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Dealing with allergic Eczema

About


It is an irritating rash on the skin that gets fostered after interacting with an allergen.


Approximately 31.6 million people in the U.S. have a certain type of eczema [1]


Some common reasons to initiate the rash could be as follows:
- Adhesives
- Some soaps and cleaning materials
- Some plants like poison ivy
- Topical ointments
- Antibiotic creams
- Exposure of certain chemicals to sunlight
- Hair dyes
- Perfumes in cosmetic products
- Nickels
- Certain food products
- Pollen
- Latex
- Cloth dyes
- Dust Mites


Generally, resolves in about two to three weeks unless there is a contact with the allergen again. It is a problematic condition that often leads to feelings of frustration for those enduring it and the caregivers.


Symptoms


Symptoms vary from individual to individual and usually affect the area that came into contact with the allergen. They include
- a feeling of pain and burning
- tender and warm skin
- inflammation of the affected area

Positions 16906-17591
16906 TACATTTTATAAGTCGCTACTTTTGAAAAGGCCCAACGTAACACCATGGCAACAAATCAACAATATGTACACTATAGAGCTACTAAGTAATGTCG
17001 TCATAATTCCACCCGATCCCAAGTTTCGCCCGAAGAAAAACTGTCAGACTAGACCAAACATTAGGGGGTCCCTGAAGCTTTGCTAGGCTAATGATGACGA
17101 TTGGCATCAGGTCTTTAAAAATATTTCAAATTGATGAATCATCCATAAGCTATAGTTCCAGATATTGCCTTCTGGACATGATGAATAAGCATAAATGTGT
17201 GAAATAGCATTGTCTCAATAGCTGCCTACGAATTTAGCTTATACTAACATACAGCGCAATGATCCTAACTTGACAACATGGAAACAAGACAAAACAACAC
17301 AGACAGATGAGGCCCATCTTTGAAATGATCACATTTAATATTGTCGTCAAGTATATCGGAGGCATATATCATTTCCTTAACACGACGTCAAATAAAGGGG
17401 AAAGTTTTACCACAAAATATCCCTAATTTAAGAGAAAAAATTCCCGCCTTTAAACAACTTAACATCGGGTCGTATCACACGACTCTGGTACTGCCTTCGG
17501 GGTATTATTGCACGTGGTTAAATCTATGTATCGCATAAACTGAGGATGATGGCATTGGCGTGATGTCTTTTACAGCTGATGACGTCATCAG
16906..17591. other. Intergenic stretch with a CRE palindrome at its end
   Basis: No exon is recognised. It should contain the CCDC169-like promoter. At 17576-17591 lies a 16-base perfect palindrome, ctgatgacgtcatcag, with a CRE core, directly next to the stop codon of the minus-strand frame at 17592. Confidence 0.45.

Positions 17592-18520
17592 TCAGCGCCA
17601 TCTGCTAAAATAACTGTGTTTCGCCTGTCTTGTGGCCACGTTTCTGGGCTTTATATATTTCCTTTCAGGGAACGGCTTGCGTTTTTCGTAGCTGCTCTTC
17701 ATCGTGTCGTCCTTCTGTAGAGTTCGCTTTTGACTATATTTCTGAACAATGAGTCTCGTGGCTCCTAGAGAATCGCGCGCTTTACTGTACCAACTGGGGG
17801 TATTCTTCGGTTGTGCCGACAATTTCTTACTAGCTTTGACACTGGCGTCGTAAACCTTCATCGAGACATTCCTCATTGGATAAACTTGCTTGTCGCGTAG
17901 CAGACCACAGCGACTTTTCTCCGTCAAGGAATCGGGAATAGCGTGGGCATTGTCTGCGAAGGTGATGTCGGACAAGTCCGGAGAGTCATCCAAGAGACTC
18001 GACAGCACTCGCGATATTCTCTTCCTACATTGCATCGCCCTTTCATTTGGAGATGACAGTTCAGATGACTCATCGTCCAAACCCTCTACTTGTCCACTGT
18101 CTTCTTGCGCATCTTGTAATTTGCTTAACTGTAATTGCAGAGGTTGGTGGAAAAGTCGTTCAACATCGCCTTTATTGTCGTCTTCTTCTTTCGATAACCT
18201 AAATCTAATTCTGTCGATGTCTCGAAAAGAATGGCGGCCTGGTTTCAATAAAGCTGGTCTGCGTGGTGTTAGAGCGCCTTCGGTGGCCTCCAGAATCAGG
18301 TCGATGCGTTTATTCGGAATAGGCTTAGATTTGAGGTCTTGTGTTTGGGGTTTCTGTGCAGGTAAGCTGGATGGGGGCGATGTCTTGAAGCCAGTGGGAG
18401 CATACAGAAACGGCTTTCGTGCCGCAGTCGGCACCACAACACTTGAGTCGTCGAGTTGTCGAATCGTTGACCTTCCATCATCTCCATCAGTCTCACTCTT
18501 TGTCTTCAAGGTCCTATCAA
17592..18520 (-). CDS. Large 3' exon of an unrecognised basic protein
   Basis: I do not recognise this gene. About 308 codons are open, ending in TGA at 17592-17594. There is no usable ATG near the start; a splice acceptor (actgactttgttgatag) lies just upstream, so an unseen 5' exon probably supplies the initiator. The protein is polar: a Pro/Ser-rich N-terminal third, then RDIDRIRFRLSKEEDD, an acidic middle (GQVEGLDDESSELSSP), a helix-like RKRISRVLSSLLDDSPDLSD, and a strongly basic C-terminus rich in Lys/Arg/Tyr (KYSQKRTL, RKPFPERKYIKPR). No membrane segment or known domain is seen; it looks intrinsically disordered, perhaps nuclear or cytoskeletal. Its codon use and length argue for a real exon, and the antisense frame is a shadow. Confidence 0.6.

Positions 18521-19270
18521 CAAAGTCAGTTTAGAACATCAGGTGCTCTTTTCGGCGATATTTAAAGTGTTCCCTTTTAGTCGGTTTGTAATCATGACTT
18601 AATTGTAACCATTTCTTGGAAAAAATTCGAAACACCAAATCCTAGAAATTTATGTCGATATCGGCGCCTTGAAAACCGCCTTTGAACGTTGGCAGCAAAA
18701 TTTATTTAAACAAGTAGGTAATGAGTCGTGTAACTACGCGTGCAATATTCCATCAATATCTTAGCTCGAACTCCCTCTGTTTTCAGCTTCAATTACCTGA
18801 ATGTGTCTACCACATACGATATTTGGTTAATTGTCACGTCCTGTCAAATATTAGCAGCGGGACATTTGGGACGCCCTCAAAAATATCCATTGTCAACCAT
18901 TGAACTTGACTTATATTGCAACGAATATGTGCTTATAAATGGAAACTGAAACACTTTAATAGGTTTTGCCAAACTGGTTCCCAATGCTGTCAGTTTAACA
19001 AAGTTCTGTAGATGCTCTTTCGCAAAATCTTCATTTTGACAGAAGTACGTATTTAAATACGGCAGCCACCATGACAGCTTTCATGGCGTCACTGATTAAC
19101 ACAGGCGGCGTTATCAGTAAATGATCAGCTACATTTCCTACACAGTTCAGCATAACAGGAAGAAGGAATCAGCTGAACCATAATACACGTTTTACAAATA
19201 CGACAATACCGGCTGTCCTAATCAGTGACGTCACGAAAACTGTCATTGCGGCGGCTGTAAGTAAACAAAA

- scaly or thickened skin
- rashes and cuts
- discomfort and prickling sensations
- red lesions that could ooze or drain


Treatment


Self-care: A moisturizing cream will help to keep the skin hydrated. This would in turn help reduce the damage.


Medications: To reduce the itching and inflammation, take an over-the-counter corticosteroid cream.


Specialists: A medical professional can help you identify the allergen causing the symptoms. The practitioner will decide the course of treatment based on the examination of the rash.
mfine provides a holistic treatment program to help with different areas of health-related issues.

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